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Willie Taggart hopes new offense will power more USF wins

Four months after a mostly shaky collegiate debut last fall, Flowers has shown crisper passes and more compatibility with the Bulls' new spread, no-huddle approach. [OCTAVIO JONES | Times]
Four months after a mostly shaky collegiate debut last fall, Flowers has shown crisper passes and more compatibility with the Bulls' new spread, no-huddle approach. [OCTAVIO JONES | Times]
Published Aug. 31, 2015

TAMPA

Seventeen years after his playing career ended, the quarterback reared in option principles still is perfecting the pitch.

Just last week, a day shy of his 39th birthday, Willie Taggart was delivering them with a well-honed blend of timing, authority and crispness.

"Fast. Exciting. Big plays," USF's preeminent pitchman said when asked to describe his re­designed offense. "Sell tickets. Get (fans) to come here and love coming here and love being at RayJay saying, 'Hey, I want to come back and watch that again.' That's what we're planning to do."

If any singular mantra has prevailed on Fowler Avenue this preseason, it has been the one involving offensive pace. Over the summer, Taggart scoured the state dispensing the benefits of briskness, trying to make "up" and "tempo" as synonymous with USF as green and gold or commuter and school.

Out with the huddle, in with the high-octane.

The offense "is a lot more fun," reigning American Athletic Conference rushing king Marlon Mack said. "More tiring, too."

So the Bulls will get plays off more expeditiously, that much we know. Throughout preseason camp, they typically snapped the ball with double digits remaining on the Morsani Complex's makeshift play clock.

"Get to the ball and next play, next play, next play and keep on rolling," senior center Brynjar Gudmundsson said.

But aside from speed, what are the other specifics? In the wake of the power-based, pocket-passing scheme of the past two years, what will Taggart's new spread-style offense look like?

A guy who sees it from the other side every day might have dropped the most telling clue.

"I think explosive," senior "bull" (weakside defensive end) Zack Bullock said last week. "I think we're finally running something that fits our personnel, especially with (Quinton) Flowers in the backfield. It's almost like having three running backs."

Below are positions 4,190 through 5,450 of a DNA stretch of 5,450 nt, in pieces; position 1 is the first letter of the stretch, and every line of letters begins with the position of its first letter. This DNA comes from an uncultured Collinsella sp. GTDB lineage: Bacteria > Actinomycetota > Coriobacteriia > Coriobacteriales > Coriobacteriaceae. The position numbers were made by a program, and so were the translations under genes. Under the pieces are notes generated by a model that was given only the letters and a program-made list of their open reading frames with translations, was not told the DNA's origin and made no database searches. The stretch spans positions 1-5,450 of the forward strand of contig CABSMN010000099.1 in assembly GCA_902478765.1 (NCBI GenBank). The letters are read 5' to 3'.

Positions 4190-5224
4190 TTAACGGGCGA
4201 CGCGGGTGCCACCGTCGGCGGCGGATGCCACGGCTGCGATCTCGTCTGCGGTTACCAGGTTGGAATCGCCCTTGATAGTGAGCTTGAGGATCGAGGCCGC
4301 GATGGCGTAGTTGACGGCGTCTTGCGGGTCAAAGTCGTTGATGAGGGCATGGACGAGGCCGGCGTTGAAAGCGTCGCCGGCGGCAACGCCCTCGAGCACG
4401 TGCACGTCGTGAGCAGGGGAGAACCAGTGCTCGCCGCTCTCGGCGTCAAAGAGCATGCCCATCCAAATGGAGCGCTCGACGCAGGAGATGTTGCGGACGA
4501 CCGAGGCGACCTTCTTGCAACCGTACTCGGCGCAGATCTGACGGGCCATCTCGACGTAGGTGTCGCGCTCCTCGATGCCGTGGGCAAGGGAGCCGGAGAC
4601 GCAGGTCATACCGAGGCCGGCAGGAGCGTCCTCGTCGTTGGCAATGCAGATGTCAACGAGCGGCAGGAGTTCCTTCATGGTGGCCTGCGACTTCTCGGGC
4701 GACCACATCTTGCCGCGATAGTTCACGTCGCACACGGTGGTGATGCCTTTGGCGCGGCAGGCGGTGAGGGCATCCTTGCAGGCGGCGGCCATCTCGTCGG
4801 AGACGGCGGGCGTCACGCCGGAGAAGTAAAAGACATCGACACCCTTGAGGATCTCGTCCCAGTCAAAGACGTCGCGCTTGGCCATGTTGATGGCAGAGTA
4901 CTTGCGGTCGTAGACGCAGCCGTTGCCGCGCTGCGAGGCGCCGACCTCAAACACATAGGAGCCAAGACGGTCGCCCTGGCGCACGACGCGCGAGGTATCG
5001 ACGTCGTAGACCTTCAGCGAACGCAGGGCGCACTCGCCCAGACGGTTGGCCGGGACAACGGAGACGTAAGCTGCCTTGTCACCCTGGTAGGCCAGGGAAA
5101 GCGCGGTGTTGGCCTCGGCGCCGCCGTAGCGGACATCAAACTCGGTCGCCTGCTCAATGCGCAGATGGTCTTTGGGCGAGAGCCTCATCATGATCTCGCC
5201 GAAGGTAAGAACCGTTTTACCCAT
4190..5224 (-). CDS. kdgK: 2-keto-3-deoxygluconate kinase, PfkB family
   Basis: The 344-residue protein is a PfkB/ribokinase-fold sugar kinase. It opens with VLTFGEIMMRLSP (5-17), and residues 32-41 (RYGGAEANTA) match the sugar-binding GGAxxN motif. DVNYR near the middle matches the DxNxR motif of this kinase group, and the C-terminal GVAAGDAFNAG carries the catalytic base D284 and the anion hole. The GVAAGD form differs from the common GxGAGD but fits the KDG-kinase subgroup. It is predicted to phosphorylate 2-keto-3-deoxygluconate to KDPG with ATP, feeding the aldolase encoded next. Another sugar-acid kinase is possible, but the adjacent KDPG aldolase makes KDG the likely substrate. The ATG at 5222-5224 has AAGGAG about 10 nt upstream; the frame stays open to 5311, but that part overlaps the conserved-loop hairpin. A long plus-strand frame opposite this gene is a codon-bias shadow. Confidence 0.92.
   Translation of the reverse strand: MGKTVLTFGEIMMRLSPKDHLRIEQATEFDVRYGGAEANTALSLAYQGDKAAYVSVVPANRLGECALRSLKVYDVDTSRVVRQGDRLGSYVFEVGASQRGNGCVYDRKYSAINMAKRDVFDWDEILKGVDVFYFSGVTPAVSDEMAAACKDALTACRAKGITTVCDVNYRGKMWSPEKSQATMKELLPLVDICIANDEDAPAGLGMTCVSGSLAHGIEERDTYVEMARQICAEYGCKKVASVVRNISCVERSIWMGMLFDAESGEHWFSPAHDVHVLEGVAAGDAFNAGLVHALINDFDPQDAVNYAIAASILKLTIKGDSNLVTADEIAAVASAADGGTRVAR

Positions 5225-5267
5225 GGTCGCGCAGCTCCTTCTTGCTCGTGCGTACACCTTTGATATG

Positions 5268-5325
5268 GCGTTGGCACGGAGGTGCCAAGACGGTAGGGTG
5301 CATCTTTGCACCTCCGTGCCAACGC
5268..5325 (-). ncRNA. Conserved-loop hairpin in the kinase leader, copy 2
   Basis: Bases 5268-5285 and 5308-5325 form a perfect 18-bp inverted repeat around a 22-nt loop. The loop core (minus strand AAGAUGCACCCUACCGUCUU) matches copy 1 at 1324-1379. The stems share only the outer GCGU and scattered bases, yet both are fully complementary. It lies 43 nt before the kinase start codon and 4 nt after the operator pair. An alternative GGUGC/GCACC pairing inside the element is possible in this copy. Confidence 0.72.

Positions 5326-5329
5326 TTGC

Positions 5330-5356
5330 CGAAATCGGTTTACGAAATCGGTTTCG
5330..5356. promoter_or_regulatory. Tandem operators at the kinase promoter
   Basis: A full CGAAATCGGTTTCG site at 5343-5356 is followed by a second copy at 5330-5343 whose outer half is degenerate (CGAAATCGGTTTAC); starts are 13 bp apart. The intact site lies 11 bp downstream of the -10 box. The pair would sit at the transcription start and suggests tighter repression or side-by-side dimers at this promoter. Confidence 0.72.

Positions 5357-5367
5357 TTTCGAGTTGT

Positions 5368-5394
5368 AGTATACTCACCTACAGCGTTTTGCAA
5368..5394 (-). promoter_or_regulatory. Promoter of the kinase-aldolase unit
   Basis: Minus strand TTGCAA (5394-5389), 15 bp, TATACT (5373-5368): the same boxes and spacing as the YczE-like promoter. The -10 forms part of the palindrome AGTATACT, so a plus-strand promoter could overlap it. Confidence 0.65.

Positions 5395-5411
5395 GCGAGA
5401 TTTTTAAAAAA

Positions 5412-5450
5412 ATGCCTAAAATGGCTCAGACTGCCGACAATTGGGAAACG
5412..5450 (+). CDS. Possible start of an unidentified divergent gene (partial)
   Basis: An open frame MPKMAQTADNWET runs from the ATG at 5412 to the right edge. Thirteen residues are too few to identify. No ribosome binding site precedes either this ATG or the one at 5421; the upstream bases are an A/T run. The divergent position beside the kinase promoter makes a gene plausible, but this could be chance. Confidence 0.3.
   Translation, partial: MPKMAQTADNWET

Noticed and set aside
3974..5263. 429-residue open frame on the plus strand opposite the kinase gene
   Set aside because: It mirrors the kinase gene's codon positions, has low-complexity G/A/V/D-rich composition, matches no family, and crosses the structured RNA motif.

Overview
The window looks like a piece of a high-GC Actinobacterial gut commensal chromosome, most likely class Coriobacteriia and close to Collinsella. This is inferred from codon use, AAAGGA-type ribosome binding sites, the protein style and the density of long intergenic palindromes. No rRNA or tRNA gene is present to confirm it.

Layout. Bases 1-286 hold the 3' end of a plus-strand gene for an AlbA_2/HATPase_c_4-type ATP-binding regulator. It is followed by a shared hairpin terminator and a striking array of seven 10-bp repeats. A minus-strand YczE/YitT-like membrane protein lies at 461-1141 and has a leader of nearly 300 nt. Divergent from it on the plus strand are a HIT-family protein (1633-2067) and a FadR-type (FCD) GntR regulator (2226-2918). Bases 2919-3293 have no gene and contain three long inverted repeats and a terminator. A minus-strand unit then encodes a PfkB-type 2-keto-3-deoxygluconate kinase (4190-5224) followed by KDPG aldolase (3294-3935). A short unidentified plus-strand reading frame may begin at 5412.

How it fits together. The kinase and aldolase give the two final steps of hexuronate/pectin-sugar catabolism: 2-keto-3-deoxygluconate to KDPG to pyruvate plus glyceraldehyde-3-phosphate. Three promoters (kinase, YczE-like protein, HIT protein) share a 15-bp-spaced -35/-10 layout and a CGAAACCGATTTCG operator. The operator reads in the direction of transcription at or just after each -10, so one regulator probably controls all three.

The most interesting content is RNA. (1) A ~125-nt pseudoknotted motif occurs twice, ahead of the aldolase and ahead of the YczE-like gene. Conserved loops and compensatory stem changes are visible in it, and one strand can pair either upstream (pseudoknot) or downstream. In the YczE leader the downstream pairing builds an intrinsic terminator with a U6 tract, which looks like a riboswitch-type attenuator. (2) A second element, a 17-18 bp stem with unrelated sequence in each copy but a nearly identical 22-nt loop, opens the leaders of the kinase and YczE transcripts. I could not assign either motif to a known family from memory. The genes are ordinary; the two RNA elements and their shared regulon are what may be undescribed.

Alas, perhaps the picture of what Bulls fans will see in Saturday's season opener at Raymond James Stadium against Florida A&M is taking shape.

Consider the recent selection of Flowers — the Bulls' most mobile quarterback since B.J. Daniels -- as the starter. Then toss in the Bulls' hearty supply of tailbacks.

Add a revamped line that has brandished run-block sturdiness in the preseason. Then remember Taggart's primary prerequisite for his signal-callers (no turnovers).

Starting to get a read on things? Or more specifically, a zone read?

"(Flowers) is more athletic, and he reads just like us, like he's a running back," Mack said. "And he can throw the ball, too, that's the good thing about it."

If the preseason has proven anything, it's that (A) USF possesses the best receiving depth of the Taggart era, and (B) Flowers' passes possess more zip than most presume.

Yet it remains clear the Bulls' best chance of winning doesn't include standing throw-to-throw with the AAC's upper-tier spread offenses.

As underrated as his arm might be (and Taggart insists it is), Flowers enters 2015 with eight completions in 20 collegiate attempts and no touchdowns.

Don't be shocked if USF plays to its strengths, keeping it on the ground with misdirection and sprint options — with some bubble screens interspersed — in an effort to keep pass-centric offenses off the field.

"We're still running the power," Taggart said at the preseason's outset.

"You go to that grocery store and ask the old lady or old man or anyone you see in there, 'You know the USF football team?' 'Yes, that's the team that runs the power.' We're going to run the power, we're just up-tempo, and we're spreading it out a little more, and it's good."

Which isn't to suggest Flowers won't fling it on occasion. Think of him as a wildcat quarterback who can wing it.

Lull a defense into single coverage, and Flowers has the burners out wide (Rodney Adams, A.J. Legree, Ryshene Bronson, Tyre McCants) to pop open a big gain in play-action. More intermediate throws could be incorporated as the offense gets its bearings.

"I think a lot of people, because they haven't seen (Flowers) throw the ball, think he can't throw the football," Taggart said. "But the kid can throw the football. I think he'll show everyone that he can do that as well."

Just watch for him to showcase his legs more than his arm, especially against the likes of FSU (Sept. 12), Maryland (Sept. 19) and Syracuse (Oct. 10).

Trumping the Power Five will require power running.

"We run spread, but we still do what we do," junior tailback Darius Tice said. "We run power and run at you, but the spread just helps spread out everything."

Contact Joey Knight at jknight@tampabay.com. Follow @TBTimes_Bulls.